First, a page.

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July Employment Figures Defy Doom and Gloom Forecasts

US employment data has beaten the most optimistic estimates, with a total of 528,000 jobs created vs. the anticipated 250,000 Bloomberg consensus figure. The knock-on effect is that the odds of the Fed issuing a 75 basis point rate hike have rocketed from 35% to over 70%, according to CME data. The news had an impact on the markets, with technology stocks falling while banks saw strong demand.

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The latest employment data out of the US has exceeded even the most optimistic economist estimates by a long shot. In fact, it has more than doubled some estimates, creating 528,000 jobs in July, whereas the Bloomberg consensus has previously anticipated 250,000. Moreover, the June balance was revised up to 398,000 (previously estimated 372,000).

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Drop in Unemployment Increases Odds of Rate Hike

Consequently, unemployment fell to 3.5%, whereas the market had expected it to remain stable at 3.6%. And all this amidst a month-on-month increase in the average hourly wage of 0.5%, and by 5.2% over one year. Analysts were predicting a slowdown, with the estimated figure sitting at 4.9%.

Of course, these figures theoretically rule out the possibility of us being in a recession. They also leave the field open for the Federal Reserve to continue its fight against inflation through monetary tightening.

Now, according to the CME Group’s FedWatch tool (which is based on Fed funds futures contracts), a September rate hike of 75 basis points is now thought to have a 70% chance of materializing. For contrast, the probability was estimated at just 34% the day before.

Michael Pearce, senior US economist at Capital Economics said, ” the unexpected acceleration of job creation in July, combined with the continued decline in the unemployment rate and the re-emergence of wage pressures, make a mockery of claims that the economy is on the verge of recession. This strengthens the chances of another 75 basis point hike in September, although the outcome will depend more on the evolution of the next two consumer price statistics.”

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In response to the news, the Cac 40 fell 0.38% to 6,488.63 on a volume of 1.49 billion euros. Nonetheless, the index is still on its way to closing out a fifth consecutive weekly rise. And if it does, it would be the longest since November 2021. Meanwhile, in New York, the Dow Jones lost 0.11% and the Nasdaq Composite 0.54%.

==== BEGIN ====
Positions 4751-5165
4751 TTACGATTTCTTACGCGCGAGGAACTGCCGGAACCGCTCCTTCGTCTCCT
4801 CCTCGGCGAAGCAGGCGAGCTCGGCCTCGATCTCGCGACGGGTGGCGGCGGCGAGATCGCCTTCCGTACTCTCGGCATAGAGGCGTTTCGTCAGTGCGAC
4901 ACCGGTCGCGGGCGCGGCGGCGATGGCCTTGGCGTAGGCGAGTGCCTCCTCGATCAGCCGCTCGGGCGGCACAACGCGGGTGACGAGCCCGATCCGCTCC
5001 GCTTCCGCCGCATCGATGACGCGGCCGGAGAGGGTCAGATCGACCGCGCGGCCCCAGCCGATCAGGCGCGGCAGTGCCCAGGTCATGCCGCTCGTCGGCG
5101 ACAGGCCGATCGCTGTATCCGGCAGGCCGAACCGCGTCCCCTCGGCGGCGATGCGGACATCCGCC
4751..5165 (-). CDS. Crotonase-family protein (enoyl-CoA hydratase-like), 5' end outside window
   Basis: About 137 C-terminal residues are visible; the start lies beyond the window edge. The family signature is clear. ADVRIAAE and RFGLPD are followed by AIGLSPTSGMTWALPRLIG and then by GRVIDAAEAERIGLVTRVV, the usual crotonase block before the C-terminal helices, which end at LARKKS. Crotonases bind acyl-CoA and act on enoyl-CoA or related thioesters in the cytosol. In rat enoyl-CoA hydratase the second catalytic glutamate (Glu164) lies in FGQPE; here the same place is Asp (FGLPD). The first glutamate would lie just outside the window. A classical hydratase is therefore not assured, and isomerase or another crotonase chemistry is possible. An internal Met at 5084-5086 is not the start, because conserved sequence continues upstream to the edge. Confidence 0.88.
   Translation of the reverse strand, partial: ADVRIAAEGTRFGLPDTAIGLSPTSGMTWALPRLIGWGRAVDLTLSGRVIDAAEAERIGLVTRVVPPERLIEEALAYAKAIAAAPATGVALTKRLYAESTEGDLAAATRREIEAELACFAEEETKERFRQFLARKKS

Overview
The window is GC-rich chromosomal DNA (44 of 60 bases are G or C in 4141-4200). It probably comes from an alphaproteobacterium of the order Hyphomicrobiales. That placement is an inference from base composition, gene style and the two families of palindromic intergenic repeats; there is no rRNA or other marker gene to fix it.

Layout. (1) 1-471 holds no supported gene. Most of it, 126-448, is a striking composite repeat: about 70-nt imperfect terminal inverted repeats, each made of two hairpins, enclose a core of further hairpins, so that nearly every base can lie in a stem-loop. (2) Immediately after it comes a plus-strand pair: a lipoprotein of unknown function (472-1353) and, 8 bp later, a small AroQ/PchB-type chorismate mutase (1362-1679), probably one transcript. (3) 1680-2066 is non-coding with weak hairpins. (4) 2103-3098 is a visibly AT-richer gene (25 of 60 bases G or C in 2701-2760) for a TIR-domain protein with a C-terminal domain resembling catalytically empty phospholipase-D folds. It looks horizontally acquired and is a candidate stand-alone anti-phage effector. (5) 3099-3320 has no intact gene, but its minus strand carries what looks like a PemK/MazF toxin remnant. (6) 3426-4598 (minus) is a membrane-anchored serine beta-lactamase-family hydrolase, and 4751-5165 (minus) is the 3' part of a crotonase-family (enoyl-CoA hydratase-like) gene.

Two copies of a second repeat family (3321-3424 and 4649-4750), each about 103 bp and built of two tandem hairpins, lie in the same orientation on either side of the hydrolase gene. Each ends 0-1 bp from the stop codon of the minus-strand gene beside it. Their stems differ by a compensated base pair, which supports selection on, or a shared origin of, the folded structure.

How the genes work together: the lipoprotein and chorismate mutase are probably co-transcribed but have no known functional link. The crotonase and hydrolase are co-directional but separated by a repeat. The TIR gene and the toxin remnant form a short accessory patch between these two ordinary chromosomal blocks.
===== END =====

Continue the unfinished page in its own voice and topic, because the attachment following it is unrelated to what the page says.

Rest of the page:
Employment Data Is Just One Part: Inflation Figures to Follow

The Fed clearly will determine future rate hikes based on how a broad basket of economic indicators evolves. So while those concerning employment play a central role, others like inflation data do, too. On that front, data on consumer prices for July will be released next Wednesday, followed the next day by developments in producer prices. 

On the bond market, 10-year US bond yields tightened by 14 basis points to 2.232%, and 2-year maturity yields traded at 3.1971%, increasing the yield spread to over 40 basis points, which is the sharpest curve inversion since 2000.

Market Reactions to Employment Figures and Expected Rate Hike

Naturally, with the cost of money affecting technology stocks significantly, we’re seeing decreased demand for them in the markets, whereas banks remain in strong demand. S TMicroelectronics lost 2% and Teleperformance 5.5%, while BNP Paribas, Crédit Agricole and Société Générale gained 1.1%, 2.6% and 0.7% respectively.

Publicis fell 2.9% in response to forecasts the WPP deemed to be disappointing. And while the British group did manage to beat its revenue growth forecasts for the year, the margin forecast “could be perceived by the market as a slight disappointment,” according to a Goldman Sachs report.

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Elsewhere, Rothschild & Co lost 5.7%, and the investment bank is expected to tread cautiously for the coming year or so, particularly in the mergers and acquisitions market. The firm reported H1 earnings of 3.43 euros per share against 4.78 from the same period last year.

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(Featured image by Clem Onojeghuo via Unsplash)

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First published in Les Echos: Investir, a third-party contributor translated and adapted the article from the original. In case of discrepancy, the original will prevail.

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Angelique Moss is a London-based entrepreneur, writer, and traveller. The world of business, finance, and technology, is her preferred cup of tea. She also writes about the developments and discussions on health, art, luxury and media. A top writer for several Medium publications, she has published hundreds of widely read articles on investing, stocks, global markets, cannabis, and technology for multiple platforms. She is also interested in culture, history, and social affairs.